A lot of people who consider coaching feel nervous about reaching out to a coach. There are many reasons why you might feel that way, so I’m covering seven reasons why you might be nervous about coaching in a 7-day series of blog posts.
Yesterday I covered Reason #7: Coaching might make you nervous because you don’t really know what coaching is. Today I’m covering Reason #6: “Coaching might make you nervous because you’re not sure you need coaching.”
Reason #6: Coaching might make you nervous because you’re not sure you need coaching.
Okay, I get it. You’re successful. You’re at the peak of your career. What could you possibly need coaching for?
Coaching isn’t always remedial.
Coaching isn’t always an indication that something is wrong. Meaning, many of my clients hire me because they’re doing a lot right.
Sometimes high-performing individuals want help getting even further – whether you know that what got you to this peak isn’t what gets you to the next one, or you’re looking for a deeper life experience. A coach can help you get there.
Instead of presuming that coaching is for people who have something wrong with them, consider that many clients hire coaches to keep them moving forward. Still unsure you need coaching?
And yet, sometimes it is remedial.
Is someone else telling you that you could use coaching? (or are you getting that idea?)
Oftentimes, clients come to coaching very reluctantly, because they’re being forced to be coached, by a Board, for example. These clients can be the most difficult for a coach to work with, because they don’t believe they need coaching. Having achieved so much success without coaching help, they think they’re already where they need to be.
But bad behavior on the part of a C-level executive trickles down. If employees are miserable because of your bad behavior, if retention becomes a problem in your office, it’ll be a problem company-wide, and it’ll cost the company money. You set the tone for the entire corporate culture.
Hint: If you’ve ever insulted an employee or said something like, “I would consider their ideas if they would just bring me good ideas,” about your team, you could probably benefit from coaching.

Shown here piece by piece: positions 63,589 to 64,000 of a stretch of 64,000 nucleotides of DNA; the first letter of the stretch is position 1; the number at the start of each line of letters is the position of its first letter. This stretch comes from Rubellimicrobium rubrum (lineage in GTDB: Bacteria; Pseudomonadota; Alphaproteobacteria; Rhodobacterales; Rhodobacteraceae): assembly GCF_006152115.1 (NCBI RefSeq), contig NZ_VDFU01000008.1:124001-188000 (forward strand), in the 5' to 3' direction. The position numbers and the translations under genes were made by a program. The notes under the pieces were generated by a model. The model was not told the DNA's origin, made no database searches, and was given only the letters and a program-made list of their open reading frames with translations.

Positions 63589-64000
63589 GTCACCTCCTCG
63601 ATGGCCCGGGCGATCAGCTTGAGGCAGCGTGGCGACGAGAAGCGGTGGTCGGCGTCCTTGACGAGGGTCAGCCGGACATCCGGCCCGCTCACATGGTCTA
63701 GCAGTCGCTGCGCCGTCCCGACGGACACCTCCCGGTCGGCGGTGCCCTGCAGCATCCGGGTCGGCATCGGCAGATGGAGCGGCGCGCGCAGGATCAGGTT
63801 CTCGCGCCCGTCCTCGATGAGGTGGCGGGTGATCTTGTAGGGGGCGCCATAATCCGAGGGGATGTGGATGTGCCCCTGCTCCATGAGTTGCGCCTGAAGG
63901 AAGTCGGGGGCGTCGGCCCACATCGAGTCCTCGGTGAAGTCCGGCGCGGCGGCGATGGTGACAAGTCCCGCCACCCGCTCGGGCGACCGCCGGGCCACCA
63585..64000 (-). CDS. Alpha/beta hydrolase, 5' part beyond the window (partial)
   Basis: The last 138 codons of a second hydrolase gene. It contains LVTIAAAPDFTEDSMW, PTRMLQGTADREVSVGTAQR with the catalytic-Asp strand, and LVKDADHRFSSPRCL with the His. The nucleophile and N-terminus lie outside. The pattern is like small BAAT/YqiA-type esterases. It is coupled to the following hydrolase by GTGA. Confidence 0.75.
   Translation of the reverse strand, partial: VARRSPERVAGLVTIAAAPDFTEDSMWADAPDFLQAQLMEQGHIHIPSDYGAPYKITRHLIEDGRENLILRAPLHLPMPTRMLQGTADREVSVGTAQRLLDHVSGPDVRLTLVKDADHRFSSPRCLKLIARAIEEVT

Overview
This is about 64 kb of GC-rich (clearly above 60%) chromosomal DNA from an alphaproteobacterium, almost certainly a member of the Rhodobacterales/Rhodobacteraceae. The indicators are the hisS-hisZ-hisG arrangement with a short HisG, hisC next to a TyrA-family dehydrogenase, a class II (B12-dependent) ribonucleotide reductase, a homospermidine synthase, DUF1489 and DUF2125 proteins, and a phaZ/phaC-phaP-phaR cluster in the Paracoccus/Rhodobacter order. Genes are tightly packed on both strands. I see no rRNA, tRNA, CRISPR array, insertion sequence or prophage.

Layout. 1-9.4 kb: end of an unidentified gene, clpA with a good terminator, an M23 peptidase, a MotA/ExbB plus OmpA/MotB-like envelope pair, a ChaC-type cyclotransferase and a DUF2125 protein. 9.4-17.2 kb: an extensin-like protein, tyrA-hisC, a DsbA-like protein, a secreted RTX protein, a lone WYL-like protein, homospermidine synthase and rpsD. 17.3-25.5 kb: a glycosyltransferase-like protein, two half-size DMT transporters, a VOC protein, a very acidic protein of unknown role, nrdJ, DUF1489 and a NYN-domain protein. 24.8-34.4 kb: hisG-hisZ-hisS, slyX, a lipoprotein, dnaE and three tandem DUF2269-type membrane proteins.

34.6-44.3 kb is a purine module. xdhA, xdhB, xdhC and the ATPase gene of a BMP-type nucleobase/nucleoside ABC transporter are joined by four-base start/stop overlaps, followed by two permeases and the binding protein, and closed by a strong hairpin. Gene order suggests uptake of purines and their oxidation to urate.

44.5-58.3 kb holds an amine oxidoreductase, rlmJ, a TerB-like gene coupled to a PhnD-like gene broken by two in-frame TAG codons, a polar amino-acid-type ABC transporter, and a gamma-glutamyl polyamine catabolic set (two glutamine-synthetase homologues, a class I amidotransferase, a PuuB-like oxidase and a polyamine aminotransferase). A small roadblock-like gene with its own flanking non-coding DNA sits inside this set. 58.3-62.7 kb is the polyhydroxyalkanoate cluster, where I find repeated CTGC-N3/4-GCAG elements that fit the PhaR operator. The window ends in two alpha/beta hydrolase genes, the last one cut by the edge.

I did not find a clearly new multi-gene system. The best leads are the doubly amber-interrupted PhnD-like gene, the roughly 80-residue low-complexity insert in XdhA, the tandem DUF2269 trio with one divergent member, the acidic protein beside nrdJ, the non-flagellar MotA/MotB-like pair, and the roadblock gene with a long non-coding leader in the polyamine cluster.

If you are willing to be coachable, a coach can help you to alleviate the cultural challenges your personality may have inadvertently created, and guide you to become a much more effective leader, building relationships and improving retention across the board, saving your company a ton of money in the process.
“Success” doesn’t always mean success.
Okay, you’re at the top of your game. Are you happy? Often we think that the C-suite equals success, but let’s be honest: on your deathbed, you’re probably not going to be talking about the square footage of your office or how many people you impressed with your career. In fact, when we listen to both extremely successful people who are retiring, they’ll tell you that the view from your office isn’t nearly as important as the view as you look into the eyes of your loved ones.
Compare that advice to the regrets of the dying, as reported by a palliative nurse, which include “I wish I hadn’t worked so hard,” “I wish I’d had the courage to live a life true to myself, not the life others expected of me,” and “I wish that I had let myself be happier.”
If you’re successful in your career, yet still think something might be missing, you just might need some coaching to find the missing pieces.
People often feel nervous about coaching because they’re just not sure that they need coaching, and they’re being pressured to hire a coach. But even if you’re not sure you need coaching, if you’re being asked to meet with a coach, go into the conversation with an open mind. It’s tempting to react with anger or resentment, but if you give it a chance, coaching can me a huge difference in your life.
Tomorrow, we’ll be looking at Reason #5 Why Coaching Might Make You Nervous: You’ve Had Coaching Before, and It Was A Disaster.